AIR MILES for Social Change is now a thriving, stable, national and fast growing venture. It is run by a terrific and uniquely passionate team; it has a beautiful home and a very solid support infrastructure inside LoyaltyOne and it has certainly gone mainstream. With that whole mission now accomplished, is there anything left to do for a social entrepreneur and restless inventor like me? It really depends on the scope of that question. If we're just talking about Canada, then my job is now complete. But if we're thinking about how this powerful idea could be exported to the rest of the world (and we sure have had many foreign organizations asking why we're not in their countries yet!), then the new challenge for me is only just starting...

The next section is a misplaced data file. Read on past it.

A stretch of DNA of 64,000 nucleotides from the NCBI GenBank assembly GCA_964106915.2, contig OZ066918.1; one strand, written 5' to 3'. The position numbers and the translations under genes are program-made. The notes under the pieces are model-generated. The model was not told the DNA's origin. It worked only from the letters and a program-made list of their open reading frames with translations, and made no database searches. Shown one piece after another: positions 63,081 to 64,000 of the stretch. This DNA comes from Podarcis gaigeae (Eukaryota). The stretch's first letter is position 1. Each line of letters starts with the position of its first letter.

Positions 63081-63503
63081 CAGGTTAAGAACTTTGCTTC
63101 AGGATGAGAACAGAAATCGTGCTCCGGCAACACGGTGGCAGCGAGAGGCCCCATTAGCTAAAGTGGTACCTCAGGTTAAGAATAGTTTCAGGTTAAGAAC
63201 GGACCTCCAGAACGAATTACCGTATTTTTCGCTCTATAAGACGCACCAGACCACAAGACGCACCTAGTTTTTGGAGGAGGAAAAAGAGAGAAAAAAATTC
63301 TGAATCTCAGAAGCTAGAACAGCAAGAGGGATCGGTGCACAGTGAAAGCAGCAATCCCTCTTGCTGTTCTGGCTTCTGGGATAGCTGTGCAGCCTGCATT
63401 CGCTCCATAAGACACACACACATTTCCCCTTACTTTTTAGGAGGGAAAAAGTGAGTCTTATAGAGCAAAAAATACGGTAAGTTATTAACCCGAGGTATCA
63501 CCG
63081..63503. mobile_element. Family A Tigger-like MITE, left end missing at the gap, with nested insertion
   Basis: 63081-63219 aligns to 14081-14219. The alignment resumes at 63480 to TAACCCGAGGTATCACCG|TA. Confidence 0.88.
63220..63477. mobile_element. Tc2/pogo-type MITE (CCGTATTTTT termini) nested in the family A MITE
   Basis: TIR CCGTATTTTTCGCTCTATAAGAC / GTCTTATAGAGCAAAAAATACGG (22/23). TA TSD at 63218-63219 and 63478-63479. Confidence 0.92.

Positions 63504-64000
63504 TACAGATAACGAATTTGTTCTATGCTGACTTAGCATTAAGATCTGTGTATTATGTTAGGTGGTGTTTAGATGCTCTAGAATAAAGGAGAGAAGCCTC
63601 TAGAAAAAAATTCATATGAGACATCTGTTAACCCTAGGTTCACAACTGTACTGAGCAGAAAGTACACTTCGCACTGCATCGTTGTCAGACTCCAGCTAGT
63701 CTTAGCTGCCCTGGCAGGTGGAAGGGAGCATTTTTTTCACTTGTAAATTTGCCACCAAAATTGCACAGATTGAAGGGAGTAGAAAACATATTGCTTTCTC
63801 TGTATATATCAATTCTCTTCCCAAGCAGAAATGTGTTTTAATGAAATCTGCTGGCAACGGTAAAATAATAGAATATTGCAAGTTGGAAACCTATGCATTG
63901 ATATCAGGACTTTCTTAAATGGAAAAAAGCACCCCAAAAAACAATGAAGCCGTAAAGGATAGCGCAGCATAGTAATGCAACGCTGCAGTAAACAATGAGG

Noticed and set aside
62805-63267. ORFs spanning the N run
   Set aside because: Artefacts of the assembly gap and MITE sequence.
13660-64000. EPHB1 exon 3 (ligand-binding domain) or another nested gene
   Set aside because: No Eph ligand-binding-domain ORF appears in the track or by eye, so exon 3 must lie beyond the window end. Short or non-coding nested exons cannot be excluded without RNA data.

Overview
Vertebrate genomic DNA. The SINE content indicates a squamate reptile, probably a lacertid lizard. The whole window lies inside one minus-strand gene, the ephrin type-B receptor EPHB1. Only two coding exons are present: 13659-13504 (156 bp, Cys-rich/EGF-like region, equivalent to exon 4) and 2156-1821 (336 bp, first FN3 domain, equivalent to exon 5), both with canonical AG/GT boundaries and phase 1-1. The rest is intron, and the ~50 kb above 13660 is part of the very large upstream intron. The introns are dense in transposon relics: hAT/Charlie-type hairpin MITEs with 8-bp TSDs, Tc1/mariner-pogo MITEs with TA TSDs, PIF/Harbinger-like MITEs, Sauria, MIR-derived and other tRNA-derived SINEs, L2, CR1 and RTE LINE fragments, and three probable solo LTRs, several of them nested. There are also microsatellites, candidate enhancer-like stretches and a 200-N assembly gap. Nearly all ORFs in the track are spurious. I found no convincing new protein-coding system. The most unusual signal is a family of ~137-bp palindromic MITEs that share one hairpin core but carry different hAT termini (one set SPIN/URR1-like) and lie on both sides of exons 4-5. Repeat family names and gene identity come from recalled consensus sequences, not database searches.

Our success with AIR MILES for Social Change in Canada represents a perfect example of what Porter has been advocating recently. To have a fighting chance at fixing our world, we need to start thinking differently and we need to start harnessing the immense power of our human instincts, our natural hunger for profit and growth -- instead of fighting it. Our world needs ideas and solutions that can really achieve scale and really influence the masses -- and to get there we'll need a lot more than sacrifices and donations.
I hope my story serves as an inspiring example for you.
Follow Andreas Souvaliotis on Twitter: www.twitter.com/souvaliotis